As PilieroMazza noted recently here, the Small Business Administration (SBA) released a major proposed rulemaking that will impact government contractors, primarily those that are participants in the 8(a) Business Development Program. PilieroMazza has posted a series of blogs regarding SBA’s proposed rulemaking, and this client alert highlights some of the proposed changes that pertain specifically to the 8(a) Program.

Ownership and Control
As you may be aware, there are certain ownership restrictions on an 8(a) firm. One of the restrictions currently provides that a non-participant concern in the same or similar line of business (which is determined by looking at the first four digits of a company’s NAICS code) may not own more than a 10% interest of a participant in the developmental stage (years 1 – 4 of the program) or a 20% interest if the participant is in the transitional stage (years 5 – 9 of the program). These figures are increased to 20% and 30%, respectively, if the non-participant concern or principal of such was a former participant in the 8(a) Program.

Under SBA’s Mentor-Protégé program, a mentor is permitted to acquire up to a 40% equity interest in the protégé in order for the protégé to raise capital. As currently written, the 8(a) ownership regulation, 13 C.F.R. § 124.105, does not recognize the exception that a mentor may own up to 40%. As protégés and mentors are typically in the same or similar line of business, the exception for a mentor to own up to 40% will likely be a welcome change for both 8(a) protégés and their mentors.

For another proposed change, when SBA revised its regulations in November 2020, the 8(a) ownership regulation was revised to provide that a change of ownership of an 8(a) firm may occur without needing prior SBA approval, so long as all the non-disadvantaged individual owners involved in the change of ownership own no more than 20%. This proposed rule would aggregate all interests of immediate family members in determining whether there has been more than a 20% change in the company.

The general rule is that an 8(a) contract is required to be performed by the concern that initially received it and that the ownership and control of the company should remain the same. If the ownership or control of a company performing on an 8(a) contract were to change, the 8(a) contract is required to be terminated for convenience. However, it is possible to obtain a waiver of the termination for convenience requirement. Unfortunately, and as SBA acknowledges in the proposed rule, these waivers can take many months to process. SBA is considering a change where the requests for waivers are initiated, changing from submission to the district office to directly to the Associate Administrator for Business Development, and it seeks comments on its proposed change.

SBA is also proposing that if an entity-owned firm (i.e., a firm owned by a Tribe, Alaska Native Corporations, Native Hawaiian Organization, or Certified Development Company) seeks to purchase a former 8(a) participant, and that former 8(a) participant is performing on 8(a) contracts, then SBA may process the request as a change of ownership, without the need to go through the waiver process.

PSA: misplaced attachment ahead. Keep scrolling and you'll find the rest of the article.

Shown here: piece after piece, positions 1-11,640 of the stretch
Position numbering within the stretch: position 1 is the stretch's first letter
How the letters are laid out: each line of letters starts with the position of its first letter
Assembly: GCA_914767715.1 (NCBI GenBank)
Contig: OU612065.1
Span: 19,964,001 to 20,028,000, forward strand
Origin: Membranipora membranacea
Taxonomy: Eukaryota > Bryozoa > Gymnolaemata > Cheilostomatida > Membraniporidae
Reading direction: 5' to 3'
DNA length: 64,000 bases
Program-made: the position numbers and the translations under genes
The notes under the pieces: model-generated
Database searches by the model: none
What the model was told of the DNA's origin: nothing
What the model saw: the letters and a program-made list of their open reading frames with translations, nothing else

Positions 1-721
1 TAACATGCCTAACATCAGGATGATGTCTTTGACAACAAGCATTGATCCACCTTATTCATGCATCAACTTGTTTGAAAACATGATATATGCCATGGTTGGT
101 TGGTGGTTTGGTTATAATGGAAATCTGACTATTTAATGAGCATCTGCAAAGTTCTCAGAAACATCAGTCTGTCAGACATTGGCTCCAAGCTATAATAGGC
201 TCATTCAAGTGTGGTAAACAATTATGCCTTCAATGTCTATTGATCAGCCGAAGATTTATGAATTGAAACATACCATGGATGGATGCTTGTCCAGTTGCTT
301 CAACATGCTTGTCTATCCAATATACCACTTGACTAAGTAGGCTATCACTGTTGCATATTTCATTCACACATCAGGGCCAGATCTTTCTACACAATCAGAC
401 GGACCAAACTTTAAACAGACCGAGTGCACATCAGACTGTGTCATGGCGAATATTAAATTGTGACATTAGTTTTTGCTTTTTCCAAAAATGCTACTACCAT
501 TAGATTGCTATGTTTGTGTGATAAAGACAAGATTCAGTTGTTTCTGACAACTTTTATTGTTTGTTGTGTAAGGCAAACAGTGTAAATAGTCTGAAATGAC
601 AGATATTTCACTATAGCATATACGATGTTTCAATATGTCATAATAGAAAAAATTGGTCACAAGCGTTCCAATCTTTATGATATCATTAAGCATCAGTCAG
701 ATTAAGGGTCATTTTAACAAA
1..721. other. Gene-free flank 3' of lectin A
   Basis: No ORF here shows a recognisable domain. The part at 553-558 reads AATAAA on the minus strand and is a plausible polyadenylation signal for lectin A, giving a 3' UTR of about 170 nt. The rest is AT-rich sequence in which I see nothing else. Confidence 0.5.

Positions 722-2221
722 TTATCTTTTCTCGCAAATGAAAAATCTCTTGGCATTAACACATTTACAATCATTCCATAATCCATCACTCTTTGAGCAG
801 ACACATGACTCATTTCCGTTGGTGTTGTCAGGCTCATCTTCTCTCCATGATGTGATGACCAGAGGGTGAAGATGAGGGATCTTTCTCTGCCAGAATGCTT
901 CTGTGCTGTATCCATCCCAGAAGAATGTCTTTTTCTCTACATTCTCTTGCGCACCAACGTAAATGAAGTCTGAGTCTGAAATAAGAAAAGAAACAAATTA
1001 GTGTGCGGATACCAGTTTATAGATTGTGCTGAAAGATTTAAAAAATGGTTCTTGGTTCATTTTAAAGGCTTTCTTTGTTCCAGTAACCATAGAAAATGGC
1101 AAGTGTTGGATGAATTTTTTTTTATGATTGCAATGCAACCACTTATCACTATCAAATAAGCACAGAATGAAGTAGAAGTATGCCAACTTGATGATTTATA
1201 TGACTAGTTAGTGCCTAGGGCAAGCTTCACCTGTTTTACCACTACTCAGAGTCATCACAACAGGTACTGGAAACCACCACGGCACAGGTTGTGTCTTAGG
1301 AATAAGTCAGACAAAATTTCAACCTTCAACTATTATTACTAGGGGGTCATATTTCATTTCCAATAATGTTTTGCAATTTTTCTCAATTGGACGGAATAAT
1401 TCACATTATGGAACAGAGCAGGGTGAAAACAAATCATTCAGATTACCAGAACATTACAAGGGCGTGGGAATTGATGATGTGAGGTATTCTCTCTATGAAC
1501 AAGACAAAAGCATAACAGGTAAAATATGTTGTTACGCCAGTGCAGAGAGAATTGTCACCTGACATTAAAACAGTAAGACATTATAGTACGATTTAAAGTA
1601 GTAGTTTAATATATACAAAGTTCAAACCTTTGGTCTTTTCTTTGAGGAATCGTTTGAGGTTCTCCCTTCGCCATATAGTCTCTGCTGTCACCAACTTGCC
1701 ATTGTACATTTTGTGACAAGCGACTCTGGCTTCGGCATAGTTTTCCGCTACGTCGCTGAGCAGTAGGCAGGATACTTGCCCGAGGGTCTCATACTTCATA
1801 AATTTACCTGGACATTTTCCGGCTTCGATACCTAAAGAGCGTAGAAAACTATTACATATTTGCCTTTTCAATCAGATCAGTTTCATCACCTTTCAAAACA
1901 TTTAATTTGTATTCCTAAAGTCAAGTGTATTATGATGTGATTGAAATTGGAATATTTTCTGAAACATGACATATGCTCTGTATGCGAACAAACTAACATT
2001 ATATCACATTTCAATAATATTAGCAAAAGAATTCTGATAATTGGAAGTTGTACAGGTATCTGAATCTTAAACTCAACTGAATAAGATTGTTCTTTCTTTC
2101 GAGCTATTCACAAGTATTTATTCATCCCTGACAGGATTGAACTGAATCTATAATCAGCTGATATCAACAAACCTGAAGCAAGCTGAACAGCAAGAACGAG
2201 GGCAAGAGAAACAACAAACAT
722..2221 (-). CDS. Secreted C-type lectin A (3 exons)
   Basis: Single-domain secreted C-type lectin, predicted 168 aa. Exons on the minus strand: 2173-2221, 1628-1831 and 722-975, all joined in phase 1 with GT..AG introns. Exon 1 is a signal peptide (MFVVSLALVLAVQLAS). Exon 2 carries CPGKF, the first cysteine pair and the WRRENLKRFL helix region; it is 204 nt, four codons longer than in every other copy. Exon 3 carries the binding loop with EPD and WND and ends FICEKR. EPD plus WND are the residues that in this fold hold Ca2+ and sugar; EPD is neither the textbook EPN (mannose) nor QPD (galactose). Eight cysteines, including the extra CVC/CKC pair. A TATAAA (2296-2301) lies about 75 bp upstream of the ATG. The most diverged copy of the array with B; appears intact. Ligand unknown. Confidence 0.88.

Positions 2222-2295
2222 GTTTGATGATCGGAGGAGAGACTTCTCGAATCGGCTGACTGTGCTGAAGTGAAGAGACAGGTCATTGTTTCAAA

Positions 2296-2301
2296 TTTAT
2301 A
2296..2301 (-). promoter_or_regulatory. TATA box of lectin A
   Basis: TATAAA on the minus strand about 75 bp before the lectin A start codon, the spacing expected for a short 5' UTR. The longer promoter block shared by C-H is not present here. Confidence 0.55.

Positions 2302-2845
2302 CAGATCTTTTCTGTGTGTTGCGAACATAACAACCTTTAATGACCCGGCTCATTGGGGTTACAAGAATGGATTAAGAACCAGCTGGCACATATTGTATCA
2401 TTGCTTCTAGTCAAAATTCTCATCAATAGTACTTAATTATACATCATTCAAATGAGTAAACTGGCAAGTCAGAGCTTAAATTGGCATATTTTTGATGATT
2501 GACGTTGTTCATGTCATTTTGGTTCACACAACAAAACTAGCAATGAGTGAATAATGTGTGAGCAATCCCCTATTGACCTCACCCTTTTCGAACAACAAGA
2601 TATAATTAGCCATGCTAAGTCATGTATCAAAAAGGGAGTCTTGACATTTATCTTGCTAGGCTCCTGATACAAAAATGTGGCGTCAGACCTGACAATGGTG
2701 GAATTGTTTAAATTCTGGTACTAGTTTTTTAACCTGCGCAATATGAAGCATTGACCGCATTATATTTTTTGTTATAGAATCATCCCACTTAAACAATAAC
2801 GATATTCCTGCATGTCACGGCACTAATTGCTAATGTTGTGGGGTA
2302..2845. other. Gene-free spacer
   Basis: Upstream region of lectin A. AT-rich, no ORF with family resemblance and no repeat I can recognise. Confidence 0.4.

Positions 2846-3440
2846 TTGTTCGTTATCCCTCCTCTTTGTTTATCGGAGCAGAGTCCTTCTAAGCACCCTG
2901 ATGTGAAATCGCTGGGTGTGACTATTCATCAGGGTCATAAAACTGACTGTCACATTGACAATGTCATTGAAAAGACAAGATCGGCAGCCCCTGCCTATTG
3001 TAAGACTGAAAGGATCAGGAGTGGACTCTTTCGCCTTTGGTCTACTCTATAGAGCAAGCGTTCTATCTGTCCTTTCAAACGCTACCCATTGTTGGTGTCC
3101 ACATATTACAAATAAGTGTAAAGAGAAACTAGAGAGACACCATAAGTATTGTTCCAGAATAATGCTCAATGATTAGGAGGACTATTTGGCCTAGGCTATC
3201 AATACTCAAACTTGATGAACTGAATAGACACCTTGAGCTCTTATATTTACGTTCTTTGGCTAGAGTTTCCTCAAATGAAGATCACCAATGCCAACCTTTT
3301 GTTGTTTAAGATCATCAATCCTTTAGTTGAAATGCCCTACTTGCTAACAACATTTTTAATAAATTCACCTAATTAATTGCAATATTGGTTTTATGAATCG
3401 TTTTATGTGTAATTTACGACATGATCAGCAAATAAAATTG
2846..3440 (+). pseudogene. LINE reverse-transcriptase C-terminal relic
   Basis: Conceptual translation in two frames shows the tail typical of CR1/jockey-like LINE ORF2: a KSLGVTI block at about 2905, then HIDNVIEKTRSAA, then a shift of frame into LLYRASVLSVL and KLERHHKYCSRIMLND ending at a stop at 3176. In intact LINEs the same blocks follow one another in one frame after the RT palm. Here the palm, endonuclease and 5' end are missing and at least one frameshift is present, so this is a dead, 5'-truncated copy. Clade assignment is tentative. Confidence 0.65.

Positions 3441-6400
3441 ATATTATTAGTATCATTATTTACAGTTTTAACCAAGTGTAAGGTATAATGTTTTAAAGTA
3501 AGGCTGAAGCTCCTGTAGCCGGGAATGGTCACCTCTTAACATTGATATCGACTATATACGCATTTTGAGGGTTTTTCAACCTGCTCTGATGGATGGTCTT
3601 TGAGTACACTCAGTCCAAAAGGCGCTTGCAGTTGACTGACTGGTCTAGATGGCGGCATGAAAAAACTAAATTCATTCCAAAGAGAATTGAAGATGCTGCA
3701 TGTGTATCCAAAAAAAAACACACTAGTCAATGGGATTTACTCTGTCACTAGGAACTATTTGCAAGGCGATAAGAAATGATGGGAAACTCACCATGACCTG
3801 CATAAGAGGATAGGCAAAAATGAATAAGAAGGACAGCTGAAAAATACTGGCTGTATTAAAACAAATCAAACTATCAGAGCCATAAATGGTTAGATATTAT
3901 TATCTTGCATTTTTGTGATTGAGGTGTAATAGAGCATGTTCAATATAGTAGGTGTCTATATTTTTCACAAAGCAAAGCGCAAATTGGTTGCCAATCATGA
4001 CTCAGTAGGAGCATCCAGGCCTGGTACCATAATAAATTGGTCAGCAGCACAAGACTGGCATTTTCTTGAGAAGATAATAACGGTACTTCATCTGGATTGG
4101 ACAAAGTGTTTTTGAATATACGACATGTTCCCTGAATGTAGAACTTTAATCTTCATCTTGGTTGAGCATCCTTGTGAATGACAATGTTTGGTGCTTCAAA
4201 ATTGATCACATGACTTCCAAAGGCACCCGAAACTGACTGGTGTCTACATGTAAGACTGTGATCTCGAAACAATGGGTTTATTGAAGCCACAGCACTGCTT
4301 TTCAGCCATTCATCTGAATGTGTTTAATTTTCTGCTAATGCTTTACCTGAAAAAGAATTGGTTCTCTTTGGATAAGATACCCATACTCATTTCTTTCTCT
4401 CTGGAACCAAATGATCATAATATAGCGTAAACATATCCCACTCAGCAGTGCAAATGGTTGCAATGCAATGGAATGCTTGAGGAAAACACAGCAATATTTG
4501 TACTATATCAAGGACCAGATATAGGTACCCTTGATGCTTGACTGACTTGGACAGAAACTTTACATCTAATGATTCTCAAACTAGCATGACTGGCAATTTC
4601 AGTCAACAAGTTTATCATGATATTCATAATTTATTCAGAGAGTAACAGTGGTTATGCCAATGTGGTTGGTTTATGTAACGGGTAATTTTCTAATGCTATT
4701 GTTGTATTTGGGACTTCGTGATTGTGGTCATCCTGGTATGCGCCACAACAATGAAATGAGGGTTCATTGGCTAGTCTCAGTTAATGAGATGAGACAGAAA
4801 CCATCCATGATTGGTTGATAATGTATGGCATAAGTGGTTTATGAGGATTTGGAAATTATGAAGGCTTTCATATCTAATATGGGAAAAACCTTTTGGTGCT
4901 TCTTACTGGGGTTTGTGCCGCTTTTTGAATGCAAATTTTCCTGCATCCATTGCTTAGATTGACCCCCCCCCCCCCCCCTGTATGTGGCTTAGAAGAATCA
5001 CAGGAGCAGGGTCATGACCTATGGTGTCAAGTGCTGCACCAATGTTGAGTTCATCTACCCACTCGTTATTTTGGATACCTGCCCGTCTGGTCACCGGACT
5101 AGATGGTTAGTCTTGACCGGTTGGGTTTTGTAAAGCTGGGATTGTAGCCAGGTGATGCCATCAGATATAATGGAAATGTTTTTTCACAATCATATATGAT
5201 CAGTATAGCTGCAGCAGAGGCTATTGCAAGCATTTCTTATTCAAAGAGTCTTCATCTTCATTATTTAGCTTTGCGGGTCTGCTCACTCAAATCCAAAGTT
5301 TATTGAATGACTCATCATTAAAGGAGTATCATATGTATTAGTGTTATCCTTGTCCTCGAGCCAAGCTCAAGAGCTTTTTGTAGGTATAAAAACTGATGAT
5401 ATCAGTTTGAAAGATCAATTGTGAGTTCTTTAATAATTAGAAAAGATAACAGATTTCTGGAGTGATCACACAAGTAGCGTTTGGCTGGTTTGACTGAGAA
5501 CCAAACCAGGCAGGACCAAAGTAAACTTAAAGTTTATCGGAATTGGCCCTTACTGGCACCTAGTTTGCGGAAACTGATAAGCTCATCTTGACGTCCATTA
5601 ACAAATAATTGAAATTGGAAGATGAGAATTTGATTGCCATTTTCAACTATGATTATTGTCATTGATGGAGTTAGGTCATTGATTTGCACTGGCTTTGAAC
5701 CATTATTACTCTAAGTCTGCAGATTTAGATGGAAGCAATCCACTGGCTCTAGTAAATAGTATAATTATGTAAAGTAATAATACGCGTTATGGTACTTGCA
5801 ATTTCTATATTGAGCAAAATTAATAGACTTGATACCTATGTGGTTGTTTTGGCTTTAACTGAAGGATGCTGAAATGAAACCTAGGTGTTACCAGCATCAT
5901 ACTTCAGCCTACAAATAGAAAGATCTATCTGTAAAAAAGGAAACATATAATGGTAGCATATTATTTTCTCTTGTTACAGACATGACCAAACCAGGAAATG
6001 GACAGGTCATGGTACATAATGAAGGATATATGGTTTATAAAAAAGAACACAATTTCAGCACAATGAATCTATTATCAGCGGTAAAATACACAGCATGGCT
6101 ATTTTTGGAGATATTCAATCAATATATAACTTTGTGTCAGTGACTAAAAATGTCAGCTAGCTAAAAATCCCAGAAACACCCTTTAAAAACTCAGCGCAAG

8(a) Contracts
In addition to the proposed changes to the ownership and control regulations, the rule proposes several changes and/or clarifications relating to 8(a) contracts. Notable proposed changes include:

  • Making it clear for 8(a) sole source contracts, including orders issued under an 8(a) multiple award contract (MAC), that the contract holder must be both small as of the date of the offer for the contract/order and a current 8(a) participant as of the contract/order award date to be eligible for the sole source award. Thus, for sole source orders under an 8(a) MAC, size does not relate back to the date of the offer for the MAC.
  • Clarifying that for any 8(a) sole source award, including an order under an MAC, the 8(a) participant must not be on a sole source restriction (i.e., restricted for failing to meet the non-8(a) business activity target). This also applies to the 8(a) partner where the award is to an 8(a) joint venture.
  • Adding a sentence to 13 C.F.R. § 124.501(b) to clarify that contracting officers cannot limit an 8(a) competition to participants having more than one certification (8(a) and WOSB or 8(a) and HUBZone). SBA is also proposing to make similar clarifications to the other socio-economic set-asides, confirming that a set-aside within a set-aside is not permissible.
  • Requiring SBA to verify the apparent successful offeror’s eligibility prior to award for orders under the Federal Supply Schedule.

If you have any questions about SBA’s proposed changes, please contact the author, Meghan Leemon, or another member of PilieroMazza’s Government Contracts Group. Visit this link to access additional coverage on this major new SBA rulemaking.

If your firm is affected by these proposed changes and would like to submit public comments to SBA, please make sure to do so before the deadline on November 8, 2022.